Images are one thing that is quite interesting to work with in a Windows Phone 7 application. In fact, for some specific applications manipulating image files can be a necessity (for example, when the application saves and loads edited photos).
As you probably already know, the files that are created by a Windows Phone 7 application are stored inside the isolated storage – a storage unit designated for the current application that no other application can access.
Unlike regular text files that can be read as plain string units, images are handled in a different way. Even if you used Silverlight before, opening image files in a Windows Phone 7 application will require you to use a different approach, since you won’t be directly in control of the storage space.
Basically, saving an image locally (for example, from a web site) is quite easy. If you’ve read my previous article on file handling , then I can say that the same principles are applied here.
To show an example, I am going to use a WebClient to download an image and store it locally.
WebClient client = new WebClient();
client.OpenReadCompleted += new OpenReadCompletedEventHandler(client_OpenReadCompleted);
I am referencing the OpenReadCompleted event handler that will be triggered when the data from the specified resource will be completely cached. Therefore, all I will have to do is store it for permanent access. Here is how the actual event handler looks like:
void client_OpenReadCompleted(object sender, OpenReadCompletedEventArgs e)
var resInfo = new StreamResourceInfo(e.Result, null);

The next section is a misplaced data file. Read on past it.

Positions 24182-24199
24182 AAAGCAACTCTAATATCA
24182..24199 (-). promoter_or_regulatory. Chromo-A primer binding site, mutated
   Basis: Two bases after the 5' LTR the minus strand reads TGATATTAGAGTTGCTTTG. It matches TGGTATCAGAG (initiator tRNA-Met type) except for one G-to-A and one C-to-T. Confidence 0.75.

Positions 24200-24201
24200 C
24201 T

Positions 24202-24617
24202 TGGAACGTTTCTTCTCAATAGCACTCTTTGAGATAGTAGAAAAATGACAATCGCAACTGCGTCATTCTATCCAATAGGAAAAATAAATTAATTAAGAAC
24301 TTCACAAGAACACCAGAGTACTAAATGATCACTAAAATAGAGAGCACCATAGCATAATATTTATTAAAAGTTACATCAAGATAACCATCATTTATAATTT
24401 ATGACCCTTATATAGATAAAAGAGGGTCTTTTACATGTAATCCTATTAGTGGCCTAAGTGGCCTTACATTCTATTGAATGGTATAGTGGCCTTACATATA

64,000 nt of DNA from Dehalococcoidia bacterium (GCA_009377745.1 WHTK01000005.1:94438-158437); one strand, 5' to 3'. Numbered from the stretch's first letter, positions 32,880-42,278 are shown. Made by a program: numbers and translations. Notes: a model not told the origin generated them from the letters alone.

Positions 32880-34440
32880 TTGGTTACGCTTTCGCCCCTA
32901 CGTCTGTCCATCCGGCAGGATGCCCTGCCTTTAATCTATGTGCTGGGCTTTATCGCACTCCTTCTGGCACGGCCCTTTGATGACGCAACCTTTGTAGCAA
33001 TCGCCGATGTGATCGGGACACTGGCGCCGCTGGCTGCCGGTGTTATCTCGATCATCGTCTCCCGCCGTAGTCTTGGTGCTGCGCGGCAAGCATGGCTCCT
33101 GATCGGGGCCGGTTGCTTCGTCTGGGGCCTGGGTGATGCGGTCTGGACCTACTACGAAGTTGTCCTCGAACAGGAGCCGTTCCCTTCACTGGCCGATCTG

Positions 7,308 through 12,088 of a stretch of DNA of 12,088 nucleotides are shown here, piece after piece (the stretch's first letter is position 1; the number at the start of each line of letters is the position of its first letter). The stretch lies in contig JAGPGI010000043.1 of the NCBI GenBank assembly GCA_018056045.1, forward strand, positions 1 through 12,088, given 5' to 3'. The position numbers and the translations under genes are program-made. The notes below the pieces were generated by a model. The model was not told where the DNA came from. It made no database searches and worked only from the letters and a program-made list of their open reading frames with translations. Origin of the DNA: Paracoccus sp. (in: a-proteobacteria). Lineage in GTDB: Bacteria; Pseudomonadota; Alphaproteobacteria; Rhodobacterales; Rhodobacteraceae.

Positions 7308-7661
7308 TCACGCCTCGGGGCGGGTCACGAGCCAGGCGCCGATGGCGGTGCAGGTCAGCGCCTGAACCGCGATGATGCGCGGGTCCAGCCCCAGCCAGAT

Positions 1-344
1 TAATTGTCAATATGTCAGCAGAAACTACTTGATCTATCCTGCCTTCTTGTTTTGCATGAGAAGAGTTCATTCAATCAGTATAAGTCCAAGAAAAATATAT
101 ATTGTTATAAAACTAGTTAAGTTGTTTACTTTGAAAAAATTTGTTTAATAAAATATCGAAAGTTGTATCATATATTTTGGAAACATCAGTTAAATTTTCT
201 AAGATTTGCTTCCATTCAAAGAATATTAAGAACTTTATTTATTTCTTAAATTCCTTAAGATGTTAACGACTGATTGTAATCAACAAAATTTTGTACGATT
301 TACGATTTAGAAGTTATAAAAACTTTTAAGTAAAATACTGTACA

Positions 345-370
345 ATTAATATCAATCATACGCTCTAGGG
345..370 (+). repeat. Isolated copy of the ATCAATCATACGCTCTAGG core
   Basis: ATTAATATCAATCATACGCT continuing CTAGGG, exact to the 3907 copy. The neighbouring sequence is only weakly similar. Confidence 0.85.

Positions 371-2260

var reader = new StreamReader(resInfo.Stream);
using (BinaryReader bReader = new BinaryReader(reader.BaseStream))
contents = bReader.ReadBytes((int)reader.BaseStream.Length);
IsolatedStorageFileStream stream = file.CreateFile("file.jpg");
stream.Write(contents, 0, contents.Length);
This way, I am converting the downloaded stream to a byte array and I am storing it in the root folder as a JPEG image. The actual image download is triggered via OpenReadAsync:
Here I am passing a sample image URL (feel free to change it to whatever image you want). So it is downloaded and stored. Now it’s time to read the contents.
To test this, I inserted an Image control on the page that will display the stored image. To retrieve the image, an instance of IsolatedStorageFileStream is used:
IsolatedStorageFileStream stream = new IsolatedStorageFileStream("filet.jpg", FileMode.Open, file);
var image = new BitmapImage();
image1.Source = image;
Although the first thing that comes to mind would be using a relative URI for the image source, it will not work on a Windows Phone 7 application because the user has no direct control over the storage unit.